Some of the scientific specialists at BioLogos make no profession of faith at all, as far as I can determine. I'm thinking, for one, about "Francisco Ayala, the former Dominican priest who went on to become one of the world’s leading evolutionary biologists." I wonder: did he leave the priesthood because he lost his "faith" completely? According to the New York Times, "Dr. Ayala will not say whether he remains a religious believer."
“I don’t want to be tagged,” he said. “By one side or the other.”
Let's face it: statements of faith aren't really a BioLogos "thing." The organization has no formal doctrinal standard and (as far as I can tell) no real theological boundaries at all. Everything is negotiable. Scripture is rarely if ever defended. Evangelical truth is not proclaimed at BioLogos. What does get aggressive promotion and a vigorous defense is anything that undermines a high view of Scripture. And why not? Open Theism, Sadduceeism, and neoorthodox notions about inspiration and inerrancy are rooted in the same kind of skepticism that underlies BioLogos's treatment of the early chapters of Genesis.
Here is the closest thing to an official statement of faith you'll find on the BioLogos website: "We believe that the Bible is the inspired Word of God." Really? Perhaps if we posit an infinitely flexible definition of the word inspired, a claim like that might have a some thin thread of credibility. But search and see for yourself: BioLogos's website is full of articles attacking the accuracy, believability, authority, and verbal inspiration of Scripture. I can't find a single article where any of the contested claims of Scripture are defended against the attacks of secular materialists.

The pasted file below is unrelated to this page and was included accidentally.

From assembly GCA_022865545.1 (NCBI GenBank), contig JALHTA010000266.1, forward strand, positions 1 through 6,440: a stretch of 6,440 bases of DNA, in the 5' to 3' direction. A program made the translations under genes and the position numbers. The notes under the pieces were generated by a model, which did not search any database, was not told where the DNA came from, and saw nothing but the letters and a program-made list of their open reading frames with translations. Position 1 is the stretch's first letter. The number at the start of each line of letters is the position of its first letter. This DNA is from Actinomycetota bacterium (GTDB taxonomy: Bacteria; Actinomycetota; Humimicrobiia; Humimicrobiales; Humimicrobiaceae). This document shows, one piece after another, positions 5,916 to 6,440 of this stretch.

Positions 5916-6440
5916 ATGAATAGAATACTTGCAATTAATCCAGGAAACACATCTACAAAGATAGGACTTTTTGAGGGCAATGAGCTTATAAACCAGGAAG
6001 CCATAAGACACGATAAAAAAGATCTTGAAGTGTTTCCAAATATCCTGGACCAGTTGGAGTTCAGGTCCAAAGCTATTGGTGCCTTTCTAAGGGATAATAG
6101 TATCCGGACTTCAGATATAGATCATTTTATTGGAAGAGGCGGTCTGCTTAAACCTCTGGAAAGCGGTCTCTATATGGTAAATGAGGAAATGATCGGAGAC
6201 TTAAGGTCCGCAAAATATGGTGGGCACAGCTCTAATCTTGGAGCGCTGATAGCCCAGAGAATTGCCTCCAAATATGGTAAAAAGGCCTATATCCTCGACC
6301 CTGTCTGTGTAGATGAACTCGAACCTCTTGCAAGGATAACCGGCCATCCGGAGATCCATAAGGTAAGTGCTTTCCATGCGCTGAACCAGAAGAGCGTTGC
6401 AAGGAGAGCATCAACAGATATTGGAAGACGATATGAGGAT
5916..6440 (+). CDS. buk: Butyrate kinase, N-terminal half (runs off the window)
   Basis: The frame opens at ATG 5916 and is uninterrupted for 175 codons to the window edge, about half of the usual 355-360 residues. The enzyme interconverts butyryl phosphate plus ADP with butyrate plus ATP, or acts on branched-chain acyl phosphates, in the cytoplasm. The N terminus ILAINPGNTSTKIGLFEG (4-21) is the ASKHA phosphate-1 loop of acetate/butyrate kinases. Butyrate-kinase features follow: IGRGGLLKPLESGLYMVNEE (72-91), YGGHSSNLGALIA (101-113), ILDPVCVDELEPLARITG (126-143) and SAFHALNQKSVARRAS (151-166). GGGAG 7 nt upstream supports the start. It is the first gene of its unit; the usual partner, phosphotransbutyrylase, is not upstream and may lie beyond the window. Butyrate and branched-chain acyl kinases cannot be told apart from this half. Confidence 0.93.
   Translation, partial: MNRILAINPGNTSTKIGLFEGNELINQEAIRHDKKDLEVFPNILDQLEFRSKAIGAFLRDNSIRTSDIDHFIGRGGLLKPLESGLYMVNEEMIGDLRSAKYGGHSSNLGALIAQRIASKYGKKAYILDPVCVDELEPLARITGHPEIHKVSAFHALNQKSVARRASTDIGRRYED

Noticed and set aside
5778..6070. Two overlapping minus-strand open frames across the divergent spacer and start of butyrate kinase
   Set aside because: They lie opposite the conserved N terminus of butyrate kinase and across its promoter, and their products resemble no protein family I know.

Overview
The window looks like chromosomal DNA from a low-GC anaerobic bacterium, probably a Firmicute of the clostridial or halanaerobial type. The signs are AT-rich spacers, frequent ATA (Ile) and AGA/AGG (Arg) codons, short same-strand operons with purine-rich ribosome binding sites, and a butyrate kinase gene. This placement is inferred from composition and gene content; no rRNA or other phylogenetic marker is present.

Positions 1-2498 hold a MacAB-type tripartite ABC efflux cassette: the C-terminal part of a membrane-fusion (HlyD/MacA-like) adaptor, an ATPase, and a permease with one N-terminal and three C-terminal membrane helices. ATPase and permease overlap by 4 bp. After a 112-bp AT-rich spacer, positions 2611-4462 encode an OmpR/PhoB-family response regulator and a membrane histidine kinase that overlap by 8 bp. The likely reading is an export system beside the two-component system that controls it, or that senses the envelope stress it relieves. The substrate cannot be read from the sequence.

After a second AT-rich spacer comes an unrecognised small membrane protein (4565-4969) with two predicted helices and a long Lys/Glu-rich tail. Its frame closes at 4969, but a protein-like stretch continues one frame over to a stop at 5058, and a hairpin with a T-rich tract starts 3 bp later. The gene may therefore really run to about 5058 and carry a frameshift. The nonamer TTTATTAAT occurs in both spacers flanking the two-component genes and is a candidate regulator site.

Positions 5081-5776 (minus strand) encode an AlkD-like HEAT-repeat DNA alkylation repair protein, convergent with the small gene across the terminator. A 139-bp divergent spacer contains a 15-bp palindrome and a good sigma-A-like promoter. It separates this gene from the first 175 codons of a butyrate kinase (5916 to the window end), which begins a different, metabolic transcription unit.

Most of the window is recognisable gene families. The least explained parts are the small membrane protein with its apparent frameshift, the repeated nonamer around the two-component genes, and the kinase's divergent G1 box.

But here is what "faith" really looks like in practice at BioLogos: "I have no interest in preserving Christianity . . . I believe because, as I understand it, it makes sense of human experience. But if it turns out that Christianity fails to do that, I’ll simply turn elsewhere"—Kenton Sparks, BioLogos blogger.
BioLogos says their goal is to integrate the findings of science with Christian Faith. But let's face it: on the "faith" side of the chasm, BioLogos is almost entirely bankrupt. Whatever BioLogos is peddling, it isn't Christianity. It isn't faith of any kind. It's scientism masquerading as faith—but lacking in spiritual, philosophical, and intellectual integrity.
To be more precise, it's a sterile hybrid of scientism and Socinianism. That's why the BioLogos crew frankly aren't interested in defending what the church has affirmed for 2000 years. Their real goal is to marginalize key features of Christian belief and biblical truth that scientists have disputed for the past 200 years. On close examination, BioLogos looks very much like a campaign against Christianity, funded by a hefty Templeton grant. In effect, that's precisely what it is.
I'm not suggesting that's the conscious intent of all BioLogos's key participants. While I despise what they are doing, I'm willing to give them the benefit of the doubt when it comes to motive. Still, whatever their motives, what they are actually doing is destructive to genuine faith and subversive of the authority of Scripture. It is not something that deserves the support of faithful Christians.
And this is the key point: You can't legitimately claim to be trying to reconcile science and the Christian faith if your methodology entails systematically dismantling the very foundations of Christianity.